Strange events happen in a small village in the north of Germany during the years just before World War I, which seem to be ritual punishment. The abused and suppressed children of the villagers seem to be at the heart of this mystery.
A 14-year-old video enthusiast is so caught up in film fantasy that he can no longer relate to the real world, to such an extent that he commits murder and records an on-camera confession for his parents.
Georges and Anne are an octogenarian couple. They are cultivated, retired music teachers. Their daughter, also a musician, lives in Britain with her family. One day, Anne has a stroke, and the couple's bond of love is severely tested.
Jean, a farm lad, wants to escape his silent father; he runs to Paris to his older brother, Georges, who's away covering the war in Kosovo. Angry, he throws a bag of half-eaten pastry into ... See full summary »
A European family who plan on escaping to Australia, seem caught up in their daily routine, only troubled by minor incidents. However, behind their apparent calm and repetitive existence, they are actually planning something sinister.
In this English-language remake of a deconstruction in the way violence is portrayed in the media, a family settles into its vacation home, which happens to be the next stop for a pair of young, articulate, white-gloved serial killers on an excursion through the neighborhood. Written by
The film is a shot-by-shot remake of the original. See more »
(at around 1h 45 mins) There is a rear shot of Paul standing outside Betsy's cottage door, arms folded behind him. As Paul calls out to Betsy, he unclasps his hands and brings them forward. Then from the frontal view of Paul through Betsy's screen door, his arms are folded behind him, his hands out of sight. See more »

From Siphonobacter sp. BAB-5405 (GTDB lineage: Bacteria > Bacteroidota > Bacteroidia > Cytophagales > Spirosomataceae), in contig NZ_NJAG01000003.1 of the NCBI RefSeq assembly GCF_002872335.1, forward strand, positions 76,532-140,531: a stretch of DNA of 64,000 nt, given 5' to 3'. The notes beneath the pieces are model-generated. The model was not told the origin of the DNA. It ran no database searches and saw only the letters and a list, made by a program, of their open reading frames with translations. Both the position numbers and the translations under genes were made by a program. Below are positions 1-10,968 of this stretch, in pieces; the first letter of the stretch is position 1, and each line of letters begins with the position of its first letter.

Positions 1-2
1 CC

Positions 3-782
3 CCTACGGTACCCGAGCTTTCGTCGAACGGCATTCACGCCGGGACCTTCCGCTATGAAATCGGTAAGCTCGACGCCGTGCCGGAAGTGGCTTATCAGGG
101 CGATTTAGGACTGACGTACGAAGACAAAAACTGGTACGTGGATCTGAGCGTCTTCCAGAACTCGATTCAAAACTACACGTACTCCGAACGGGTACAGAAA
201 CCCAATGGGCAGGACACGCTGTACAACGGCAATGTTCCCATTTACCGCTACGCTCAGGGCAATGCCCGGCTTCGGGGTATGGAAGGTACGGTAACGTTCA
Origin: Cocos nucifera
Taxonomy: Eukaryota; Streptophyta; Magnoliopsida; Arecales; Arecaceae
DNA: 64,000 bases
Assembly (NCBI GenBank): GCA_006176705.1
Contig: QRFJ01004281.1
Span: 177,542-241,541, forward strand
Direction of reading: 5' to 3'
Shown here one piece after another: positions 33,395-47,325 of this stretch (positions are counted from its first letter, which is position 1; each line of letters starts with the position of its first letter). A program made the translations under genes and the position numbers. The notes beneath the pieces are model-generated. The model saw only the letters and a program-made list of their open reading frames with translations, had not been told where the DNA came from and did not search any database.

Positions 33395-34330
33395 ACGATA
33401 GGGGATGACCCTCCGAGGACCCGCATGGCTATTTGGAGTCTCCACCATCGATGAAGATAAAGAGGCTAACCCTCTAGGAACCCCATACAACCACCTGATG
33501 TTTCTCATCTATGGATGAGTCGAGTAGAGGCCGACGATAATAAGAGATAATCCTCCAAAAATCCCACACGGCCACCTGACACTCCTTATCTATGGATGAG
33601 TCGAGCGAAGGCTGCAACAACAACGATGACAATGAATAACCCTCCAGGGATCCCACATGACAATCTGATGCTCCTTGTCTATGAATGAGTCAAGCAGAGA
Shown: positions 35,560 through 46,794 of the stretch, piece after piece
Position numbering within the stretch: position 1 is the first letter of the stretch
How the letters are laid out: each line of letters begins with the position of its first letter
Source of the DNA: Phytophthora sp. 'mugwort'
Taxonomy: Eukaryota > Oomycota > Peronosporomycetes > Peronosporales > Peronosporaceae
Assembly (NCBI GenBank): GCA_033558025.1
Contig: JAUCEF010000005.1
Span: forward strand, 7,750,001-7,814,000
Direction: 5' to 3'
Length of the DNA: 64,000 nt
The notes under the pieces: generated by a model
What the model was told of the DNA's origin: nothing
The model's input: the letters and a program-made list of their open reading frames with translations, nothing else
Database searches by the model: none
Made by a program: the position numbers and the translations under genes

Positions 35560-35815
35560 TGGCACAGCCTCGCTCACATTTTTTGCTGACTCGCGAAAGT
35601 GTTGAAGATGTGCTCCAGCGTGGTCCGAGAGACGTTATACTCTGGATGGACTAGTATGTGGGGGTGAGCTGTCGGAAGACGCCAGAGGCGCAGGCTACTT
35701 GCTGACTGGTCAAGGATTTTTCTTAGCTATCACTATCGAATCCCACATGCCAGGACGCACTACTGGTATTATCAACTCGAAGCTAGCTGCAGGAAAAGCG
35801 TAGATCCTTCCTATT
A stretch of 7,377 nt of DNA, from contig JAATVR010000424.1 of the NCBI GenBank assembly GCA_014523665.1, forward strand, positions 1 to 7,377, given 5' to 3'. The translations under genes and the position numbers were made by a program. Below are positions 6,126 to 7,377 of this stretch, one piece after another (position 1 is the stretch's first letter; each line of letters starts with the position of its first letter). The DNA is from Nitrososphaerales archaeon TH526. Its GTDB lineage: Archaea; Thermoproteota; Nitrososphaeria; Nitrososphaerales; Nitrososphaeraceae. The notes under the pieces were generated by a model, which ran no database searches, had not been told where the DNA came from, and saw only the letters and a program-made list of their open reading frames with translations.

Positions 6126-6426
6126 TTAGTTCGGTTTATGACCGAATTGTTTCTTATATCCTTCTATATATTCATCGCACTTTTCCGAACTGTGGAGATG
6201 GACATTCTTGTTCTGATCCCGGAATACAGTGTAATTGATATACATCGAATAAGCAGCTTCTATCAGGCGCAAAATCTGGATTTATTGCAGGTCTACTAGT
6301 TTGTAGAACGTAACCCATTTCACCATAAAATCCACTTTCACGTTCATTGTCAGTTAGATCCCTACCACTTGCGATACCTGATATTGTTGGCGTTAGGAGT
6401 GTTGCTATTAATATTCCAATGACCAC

You have to admit, Ann... I'm being very generous here. You can prove to your pussy husband how much you love him.
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CARE SELVE, OMBRE BEATE
Written by George Frideric Handel (as G. F. Händel)
Performed by Beniamino Gigli
(P: 1950 EMI Records Ltd
digital remastering (P: 1999 EMI Records
Courtesy of EMI Music France See more »
Michael Haneke directs this shot for shot remake of his 1997 film and the most the film can muster is a giant shrug of the shoulders and perhaps the word 'why?' This cynical middle finger to audiences is too derivative and obvious to have any substantial social commentary and too smug and annoying to work as exploitative trash. It's the kind of film that just plays for itself, content with how clever it's trying to be and Funny Games and Haneke both come across condescending and all the worse for it. It doesn't hold a mirror up to society, it's just a failed exercise from a director who should have known better - twice. The small cast does a very good job with this material and while they are all committed to this junk, it is wasted on a film unworthy of their efforts. Don't waste your time, Funny Games is just a lot of hot air.